I try to think of myself as an advocate for freedom of speech. I’ll admit that I stumble all the time while trying to live up to this ideal, but I think the ability to say what you think, even when it’s not something I agree with, is very important to society, and an ideal I strongly believe in.
As you may be aware, trusted computing is being pointed to by many as the end of freedom of speech on the Internet. I’ve known about the danger for quite a while (it’s why my next computer will be a Mac, assuming Apple doesn’t botch up and start thinking about DRM).
John Walker, eloquent as always, has managed to make me aware of a fundamental trend in technology that I hadn’t noticed before. “The Digital Imprimatur,” a reference to the old English requirement of requiring printing presses to be licensed, points out that NAT devices, like my Linksys router, are a catalyst toward a fundamental distinction between publishers and consumers.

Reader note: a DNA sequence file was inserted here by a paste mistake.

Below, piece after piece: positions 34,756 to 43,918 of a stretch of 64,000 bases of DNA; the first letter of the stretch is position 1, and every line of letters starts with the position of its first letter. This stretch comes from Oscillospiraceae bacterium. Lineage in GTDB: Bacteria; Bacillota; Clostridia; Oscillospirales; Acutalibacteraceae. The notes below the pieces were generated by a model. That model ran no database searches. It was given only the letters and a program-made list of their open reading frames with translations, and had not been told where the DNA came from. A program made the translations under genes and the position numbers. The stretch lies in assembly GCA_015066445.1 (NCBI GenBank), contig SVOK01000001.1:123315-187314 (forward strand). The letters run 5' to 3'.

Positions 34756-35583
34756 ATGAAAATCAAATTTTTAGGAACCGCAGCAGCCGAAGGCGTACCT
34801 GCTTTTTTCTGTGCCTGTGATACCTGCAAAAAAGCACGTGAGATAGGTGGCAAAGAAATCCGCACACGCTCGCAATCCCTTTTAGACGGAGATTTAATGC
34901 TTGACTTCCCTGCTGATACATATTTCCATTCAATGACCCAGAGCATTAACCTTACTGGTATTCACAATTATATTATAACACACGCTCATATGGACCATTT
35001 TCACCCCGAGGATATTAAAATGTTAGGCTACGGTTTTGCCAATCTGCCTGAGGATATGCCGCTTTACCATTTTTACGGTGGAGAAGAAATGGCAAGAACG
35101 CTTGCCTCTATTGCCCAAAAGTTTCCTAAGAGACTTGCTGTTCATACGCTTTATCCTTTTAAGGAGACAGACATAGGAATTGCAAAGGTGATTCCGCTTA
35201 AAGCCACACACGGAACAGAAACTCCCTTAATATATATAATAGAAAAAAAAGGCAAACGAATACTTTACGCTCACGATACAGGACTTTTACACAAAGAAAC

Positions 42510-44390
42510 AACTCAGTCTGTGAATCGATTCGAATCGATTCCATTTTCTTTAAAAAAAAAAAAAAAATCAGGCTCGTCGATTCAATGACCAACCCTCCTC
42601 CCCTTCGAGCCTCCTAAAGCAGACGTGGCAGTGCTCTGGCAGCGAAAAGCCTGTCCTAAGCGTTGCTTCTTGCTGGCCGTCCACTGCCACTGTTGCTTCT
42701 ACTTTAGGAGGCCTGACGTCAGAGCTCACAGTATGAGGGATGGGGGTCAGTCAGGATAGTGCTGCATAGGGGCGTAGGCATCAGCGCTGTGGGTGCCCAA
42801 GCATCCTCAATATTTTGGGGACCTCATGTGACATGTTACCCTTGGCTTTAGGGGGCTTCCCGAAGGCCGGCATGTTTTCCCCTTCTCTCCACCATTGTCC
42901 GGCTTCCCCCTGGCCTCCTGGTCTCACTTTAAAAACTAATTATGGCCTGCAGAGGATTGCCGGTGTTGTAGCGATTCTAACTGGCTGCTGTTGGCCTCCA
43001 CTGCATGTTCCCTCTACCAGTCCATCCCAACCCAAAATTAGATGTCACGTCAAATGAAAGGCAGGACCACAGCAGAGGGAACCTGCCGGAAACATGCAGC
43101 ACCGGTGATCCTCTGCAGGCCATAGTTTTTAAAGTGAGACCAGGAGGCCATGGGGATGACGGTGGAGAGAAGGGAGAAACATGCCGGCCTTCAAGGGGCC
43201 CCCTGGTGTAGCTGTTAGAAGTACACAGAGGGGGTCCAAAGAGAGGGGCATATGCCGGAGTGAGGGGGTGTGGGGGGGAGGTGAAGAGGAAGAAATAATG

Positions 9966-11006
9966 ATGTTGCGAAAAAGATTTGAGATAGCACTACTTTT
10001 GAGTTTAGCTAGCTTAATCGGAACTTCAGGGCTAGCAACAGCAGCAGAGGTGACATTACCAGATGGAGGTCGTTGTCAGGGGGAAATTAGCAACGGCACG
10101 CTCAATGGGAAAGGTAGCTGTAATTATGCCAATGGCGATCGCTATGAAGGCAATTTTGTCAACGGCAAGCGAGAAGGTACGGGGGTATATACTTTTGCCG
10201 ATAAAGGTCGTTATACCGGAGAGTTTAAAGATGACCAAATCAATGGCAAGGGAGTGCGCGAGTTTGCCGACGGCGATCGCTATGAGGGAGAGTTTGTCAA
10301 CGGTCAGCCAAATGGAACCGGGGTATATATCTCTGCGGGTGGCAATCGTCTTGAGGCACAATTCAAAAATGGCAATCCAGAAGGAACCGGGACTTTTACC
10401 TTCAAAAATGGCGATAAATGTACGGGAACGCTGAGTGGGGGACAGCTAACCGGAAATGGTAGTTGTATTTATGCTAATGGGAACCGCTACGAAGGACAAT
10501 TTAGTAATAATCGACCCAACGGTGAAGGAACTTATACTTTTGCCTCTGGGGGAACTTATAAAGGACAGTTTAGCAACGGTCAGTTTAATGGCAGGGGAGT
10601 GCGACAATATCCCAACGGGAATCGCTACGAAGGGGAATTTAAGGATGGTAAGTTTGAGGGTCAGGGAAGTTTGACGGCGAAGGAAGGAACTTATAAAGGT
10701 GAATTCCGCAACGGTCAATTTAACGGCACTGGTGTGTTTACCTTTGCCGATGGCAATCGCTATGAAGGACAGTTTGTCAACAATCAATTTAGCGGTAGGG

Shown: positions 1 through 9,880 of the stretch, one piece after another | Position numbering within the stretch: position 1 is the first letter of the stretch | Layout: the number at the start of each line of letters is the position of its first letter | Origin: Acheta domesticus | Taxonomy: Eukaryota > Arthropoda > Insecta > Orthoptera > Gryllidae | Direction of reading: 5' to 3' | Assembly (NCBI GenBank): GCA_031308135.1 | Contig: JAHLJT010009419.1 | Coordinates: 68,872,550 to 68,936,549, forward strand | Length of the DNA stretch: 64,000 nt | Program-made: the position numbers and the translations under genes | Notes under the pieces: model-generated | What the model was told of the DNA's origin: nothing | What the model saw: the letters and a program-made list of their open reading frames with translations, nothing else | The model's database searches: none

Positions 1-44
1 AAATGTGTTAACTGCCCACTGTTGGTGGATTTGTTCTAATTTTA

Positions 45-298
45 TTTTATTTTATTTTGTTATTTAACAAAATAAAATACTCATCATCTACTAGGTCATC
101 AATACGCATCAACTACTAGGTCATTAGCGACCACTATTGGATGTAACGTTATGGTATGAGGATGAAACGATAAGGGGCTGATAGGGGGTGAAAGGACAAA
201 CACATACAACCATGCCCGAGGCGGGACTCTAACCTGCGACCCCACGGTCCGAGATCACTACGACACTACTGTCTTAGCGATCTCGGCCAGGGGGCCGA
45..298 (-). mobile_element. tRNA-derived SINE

His argument, which is admirably solid, caught me completely off-guard. I’m exempt from Walker’s warning because I can and do open ports to my internal network, but at the same time, I can see how this would affect the ability of many to originate content. An argument he didn’t address, but a relevant one, is the increasingly common practice of restricting broadband Internet service to a single computer, or preventing servers from being run.
I don’t expect the implications from these problems to stop the march toward Internet tolls, however, which makes me increasingly nervous as we approach 2006.